Recognizing user emotions while they watch short-form videos anytime and anywhere is essential for facilitating video content customization and personalization. However, most works either classify a single emotion per video stimuli, or are restricted to static, desktop environments. To address this, we propose a correlation-based emotion recognition algorithm (CorrNet) to recognize the valence and arousal (V-A) of each instance (fine-grained segment of signals) using only wearable, physiological signals (e.g., electrodermal activity, heart rate). CorrNet takes advantage of features both inside each instance (intra-modality features) and between different instances for the same video stimuli (correlation-based features). We first test our approach on an indoor-desktop affect dataset (CASE), and thereafter on an outdoor-mobile affect dataset (MERCA) which we collected using a smart wristband and wearable eyetracker. Results show that for subject-independent binary classification (high-low), CorrNet yields promising recognition accuracies:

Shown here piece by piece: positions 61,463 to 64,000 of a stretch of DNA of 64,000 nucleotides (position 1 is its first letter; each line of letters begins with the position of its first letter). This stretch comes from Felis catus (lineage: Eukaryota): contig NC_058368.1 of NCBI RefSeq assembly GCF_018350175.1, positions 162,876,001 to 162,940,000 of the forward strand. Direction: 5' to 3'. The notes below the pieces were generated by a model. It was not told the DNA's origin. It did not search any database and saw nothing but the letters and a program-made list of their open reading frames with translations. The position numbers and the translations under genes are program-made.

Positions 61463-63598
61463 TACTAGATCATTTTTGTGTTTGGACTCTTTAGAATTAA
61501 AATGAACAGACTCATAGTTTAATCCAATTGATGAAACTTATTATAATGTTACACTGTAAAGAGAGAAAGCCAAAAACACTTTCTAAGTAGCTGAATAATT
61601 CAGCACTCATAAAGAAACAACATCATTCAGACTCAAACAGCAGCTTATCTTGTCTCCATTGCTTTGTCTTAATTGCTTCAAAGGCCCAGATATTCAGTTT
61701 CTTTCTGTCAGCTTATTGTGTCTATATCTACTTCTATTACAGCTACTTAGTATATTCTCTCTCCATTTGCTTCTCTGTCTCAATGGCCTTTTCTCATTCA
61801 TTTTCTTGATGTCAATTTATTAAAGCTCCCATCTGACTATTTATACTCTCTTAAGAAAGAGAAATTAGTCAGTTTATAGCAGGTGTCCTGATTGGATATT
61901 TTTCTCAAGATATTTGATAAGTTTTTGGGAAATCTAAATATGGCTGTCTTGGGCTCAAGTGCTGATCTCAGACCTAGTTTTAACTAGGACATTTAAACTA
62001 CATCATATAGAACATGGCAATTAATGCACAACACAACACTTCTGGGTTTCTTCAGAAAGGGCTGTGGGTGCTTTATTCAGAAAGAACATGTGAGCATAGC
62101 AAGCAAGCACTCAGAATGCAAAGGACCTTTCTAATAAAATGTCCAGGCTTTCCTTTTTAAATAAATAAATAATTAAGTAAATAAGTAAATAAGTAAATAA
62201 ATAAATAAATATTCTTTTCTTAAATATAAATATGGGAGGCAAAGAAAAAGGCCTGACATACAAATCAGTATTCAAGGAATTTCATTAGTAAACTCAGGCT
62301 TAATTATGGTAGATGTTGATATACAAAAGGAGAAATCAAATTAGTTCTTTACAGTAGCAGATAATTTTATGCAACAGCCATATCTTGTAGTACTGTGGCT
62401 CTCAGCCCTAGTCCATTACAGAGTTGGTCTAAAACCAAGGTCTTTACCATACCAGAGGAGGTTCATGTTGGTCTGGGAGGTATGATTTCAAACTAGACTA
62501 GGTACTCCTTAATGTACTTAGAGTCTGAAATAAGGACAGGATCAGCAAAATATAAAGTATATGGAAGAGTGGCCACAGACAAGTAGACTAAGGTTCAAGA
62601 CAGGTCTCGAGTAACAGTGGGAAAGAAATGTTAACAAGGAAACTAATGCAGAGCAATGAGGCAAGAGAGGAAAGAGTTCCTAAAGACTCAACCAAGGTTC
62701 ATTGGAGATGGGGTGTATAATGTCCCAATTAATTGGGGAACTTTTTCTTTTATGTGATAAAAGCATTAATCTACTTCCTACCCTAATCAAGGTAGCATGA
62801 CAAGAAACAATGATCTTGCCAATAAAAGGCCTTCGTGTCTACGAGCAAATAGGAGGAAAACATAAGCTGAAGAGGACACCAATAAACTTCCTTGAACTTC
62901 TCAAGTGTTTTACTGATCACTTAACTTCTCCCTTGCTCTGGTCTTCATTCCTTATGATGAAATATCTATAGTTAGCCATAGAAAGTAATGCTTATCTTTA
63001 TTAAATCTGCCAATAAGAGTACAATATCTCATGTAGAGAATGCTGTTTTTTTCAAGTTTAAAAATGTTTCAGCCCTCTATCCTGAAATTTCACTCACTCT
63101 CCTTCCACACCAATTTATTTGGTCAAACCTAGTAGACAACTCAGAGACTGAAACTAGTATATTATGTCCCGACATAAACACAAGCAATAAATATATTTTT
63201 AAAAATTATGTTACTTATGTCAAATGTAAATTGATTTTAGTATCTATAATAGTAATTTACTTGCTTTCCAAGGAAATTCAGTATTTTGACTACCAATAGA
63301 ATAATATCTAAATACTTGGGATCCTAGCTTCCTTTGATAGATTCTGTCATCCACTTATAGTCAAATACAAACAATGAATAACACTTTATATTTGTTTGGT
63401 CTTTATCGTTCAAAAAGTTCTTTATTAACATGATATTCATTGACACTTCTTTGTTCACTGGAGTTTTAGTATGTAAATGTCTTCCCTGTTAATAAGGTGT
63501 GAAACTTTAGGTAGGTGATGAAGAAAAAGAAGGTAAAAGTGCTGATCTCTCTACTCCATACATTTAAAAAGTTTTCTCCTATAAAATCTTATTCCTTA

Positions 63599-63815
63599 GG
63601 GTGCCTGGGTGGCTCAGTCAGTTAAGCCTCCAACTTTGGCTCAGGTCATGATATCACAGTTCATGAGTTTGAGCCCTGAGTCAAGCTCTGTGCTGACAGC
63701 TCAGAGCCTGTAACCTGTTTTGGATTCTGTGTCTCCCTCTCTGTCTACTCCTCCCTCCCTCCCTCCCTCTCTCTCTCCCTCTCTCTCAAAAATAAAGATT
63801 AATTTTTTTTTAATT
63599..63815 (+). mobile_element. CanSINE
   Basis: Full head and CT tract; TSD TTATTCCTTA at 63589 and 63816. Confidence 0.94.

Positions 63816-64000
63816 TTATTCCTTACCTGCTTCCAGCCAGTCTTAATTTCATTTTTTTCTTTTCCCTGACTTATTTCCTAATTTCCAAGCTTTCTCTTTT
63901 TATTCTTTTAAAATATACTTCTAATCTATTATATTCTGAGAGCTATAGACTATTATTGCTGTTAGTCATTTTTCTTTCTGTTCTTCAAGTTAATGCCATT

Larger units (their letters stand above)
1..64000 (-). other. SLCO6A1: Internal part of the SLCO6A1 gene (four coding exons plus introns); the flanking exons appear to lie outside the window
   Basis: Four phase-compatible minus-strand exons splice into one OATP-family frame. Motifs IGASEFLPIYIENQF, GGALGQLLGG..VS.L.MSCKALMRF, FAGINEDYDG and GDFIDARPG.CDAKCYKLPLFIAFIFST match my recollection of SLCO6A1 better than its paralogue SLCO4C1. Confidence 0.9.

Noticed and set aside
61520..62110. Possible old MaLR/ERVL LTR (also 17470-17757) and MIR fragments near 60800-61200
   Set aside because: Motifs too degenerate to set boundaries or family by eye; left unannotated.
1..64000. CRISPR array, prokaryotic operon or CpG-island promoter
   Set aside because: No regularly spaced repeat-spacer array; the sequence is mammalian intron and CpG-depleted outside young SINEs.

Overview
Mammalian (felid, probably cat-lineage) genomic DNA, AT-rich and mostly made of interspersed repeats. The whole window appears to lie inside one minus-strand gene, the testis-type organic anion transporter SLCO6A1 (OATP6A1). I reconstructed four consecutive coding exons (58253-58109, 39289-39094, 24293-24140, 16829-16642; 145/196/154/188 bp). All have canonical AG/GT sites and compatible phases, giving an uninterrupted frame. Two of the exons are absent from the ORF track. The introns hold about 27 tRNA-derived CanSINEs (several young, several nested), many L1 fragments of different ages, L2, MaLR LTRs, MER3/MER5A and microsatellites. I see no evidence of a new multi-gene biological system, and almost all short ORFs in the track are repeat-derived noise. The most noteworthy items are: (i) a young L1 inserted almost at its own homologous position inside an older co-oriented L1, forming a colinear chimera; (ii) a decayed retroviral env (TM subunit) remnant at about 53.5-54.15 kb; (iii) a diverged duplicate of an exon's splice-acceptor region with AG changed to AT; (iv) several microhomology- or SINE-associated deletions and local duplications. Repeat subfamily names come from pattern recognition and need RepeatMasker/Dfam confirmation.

for V-A on CASE, and
for V-A on MERCA. Our findings show: (1) instance segment lengths between 1–4 s result in highest recognition accuracies (2) accuracies between laboratory-grade and wearable sensors are comparable, even under low sampling rates (≤64 Hz) (3) large amounts of neutral V-A labels, an artifact of continuous affect annotation, result in varied recognition performance.
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